November 30, 2014

Pumpkin Tiramisu

I was born in Arad, a fairly large city for Romanian standards located on the Hungarian border in the western part of Transylvania.  As I mentioned before in this blog, the German, Austrian and Hungarian influences are strikingly visible everywhere in my city from the grand architecture to the rich and flavorful food.  But recently, a thick tide of Italian interests, businesses and investors added a new dimension to the food scene of my humble hometown with Italian restaurants springing up like mushrooms after rain.  In no time, Romanians happily embraced the new cuisine with many local owners striving to keep it as authentic as possible with just the right amount of Romanian touch.  My parents were no exception and for several years, they owned the most popular Italian restaurant in town, Il Padrino

Il Padrino, a very suitable name for the two story restaurant, was a place that screamed Italian flair from the dark green linens and deep brown wooden chairs to the intrinsic movie-based artwork displayed all over the white walls, and the faithful, real Italian patrons that would mob to the restaurant every time they came to town.  The locale had an extensive menu that incorporated homemade pasta dishes, thin crust wood oven pizza, mouthwatering meat plates and antipasti, fresh salads, and delicious Romanian offerings interjected through the menu to satisfy the demanding local palette.  But what would please any palette, Romanian and Italian alike, would be the ever-present tiramisu.  This iconic coffee-flavored Italian dessert would always do the trick.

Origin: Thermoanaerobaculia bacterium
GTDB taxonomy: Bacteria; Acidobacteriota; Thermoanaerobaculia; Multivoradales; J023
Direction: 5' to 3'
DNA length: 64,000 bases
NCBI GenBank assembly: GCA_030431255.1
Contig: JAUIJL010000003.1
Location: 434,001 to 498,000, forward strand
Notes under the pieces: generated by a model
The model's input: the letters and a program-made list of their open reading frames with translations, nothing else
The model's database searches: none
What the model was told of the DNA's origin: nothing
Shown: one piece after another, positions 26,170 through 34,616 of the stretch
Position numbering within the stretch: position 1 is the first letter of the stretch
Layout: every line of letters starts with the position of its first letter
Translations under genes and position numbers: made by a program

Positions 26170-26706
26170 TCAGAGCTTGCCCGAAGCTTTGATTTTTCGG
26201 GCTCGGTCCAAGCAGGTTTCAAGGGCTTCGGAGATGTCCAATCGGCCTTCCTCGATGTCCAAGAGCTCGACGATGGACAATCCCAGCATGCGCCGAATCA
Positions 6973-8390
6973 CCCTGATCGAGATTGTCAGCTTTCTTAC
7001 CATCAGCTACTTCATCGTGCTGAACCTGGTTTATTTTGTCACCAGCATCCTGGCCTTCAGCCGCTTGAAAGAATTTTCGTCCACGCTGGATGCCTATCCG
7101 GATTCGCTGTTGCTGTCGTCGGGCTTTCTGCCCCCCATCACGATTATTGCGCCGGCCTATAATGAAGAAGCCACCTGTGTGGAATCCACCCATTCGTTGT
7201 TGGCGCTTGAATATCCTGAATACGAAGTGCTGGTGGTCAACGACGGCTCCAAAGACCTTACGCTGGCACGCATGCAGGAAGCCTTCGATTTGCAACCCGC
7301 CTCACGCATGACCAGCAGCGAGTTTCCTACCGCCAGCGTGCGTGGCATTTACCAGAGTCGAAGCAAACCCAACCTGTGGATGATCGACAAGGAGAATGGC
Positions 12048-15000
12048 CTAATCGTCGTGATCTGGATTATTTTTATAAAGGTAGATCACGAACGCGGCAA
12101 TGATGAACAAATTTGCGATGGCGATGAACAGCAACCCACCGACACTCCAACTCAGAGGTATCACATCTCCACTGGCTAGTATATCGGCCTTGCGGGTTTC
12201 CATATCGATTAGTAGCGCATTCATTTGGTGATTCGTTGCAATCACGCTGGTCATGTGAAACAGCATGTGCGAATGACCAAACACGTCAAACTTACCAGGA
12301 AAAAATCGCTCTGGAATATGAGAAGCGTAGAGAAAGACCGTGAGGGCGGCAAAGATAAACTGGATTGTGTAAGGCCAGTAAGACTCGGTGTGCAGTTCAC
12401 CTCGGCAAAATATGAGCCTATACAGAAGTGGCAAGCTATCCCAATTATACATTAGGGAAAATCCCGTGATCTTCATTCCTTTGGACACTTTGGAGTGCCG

Leafing through this month’s Food & Wine issue, I came across a very intriguing tiramisu recipe that brilliantly incorporates the season’s most valued ingredient.  Curiosity won out and I had to try it.  So glad I did!  The Pumpkin Tiramisu is everything a classic tiramisu should be plus the added bonus of the pumpkin.  The layers of coffee-soaked ladyfingers and smooth pumpkin-spiced mousse topped with sweet whipped cream, a dust of cocoa powder, shaved chocolate and peppery candied ginger meld in a beautiful carnival of autumn flavors.  Although this Pumpkin Tiramisu is intended to be a fancy trifle dessert, if you’re like me and don’t own a proper trifle dish and don’t entertain the thought of buying one, I can fully attest that the end result looks beautiful and is just as wonderfully tasty in a plain cake pan.  I hope you had a lovely Thanksgiving!      

Pumpkin Tiramisu
Adapted from Food & Wine (November 2014)

Makes:  12 servings


·         1 15-oz. can pumpkin puree
·         ½ cup light brown sugar
·         ¾ teaspoon ground ginger
·         ¾ teaspoon ground cinnamon
·         ¼ teaspoon kosher salt
·         Pinch of ground nutmeg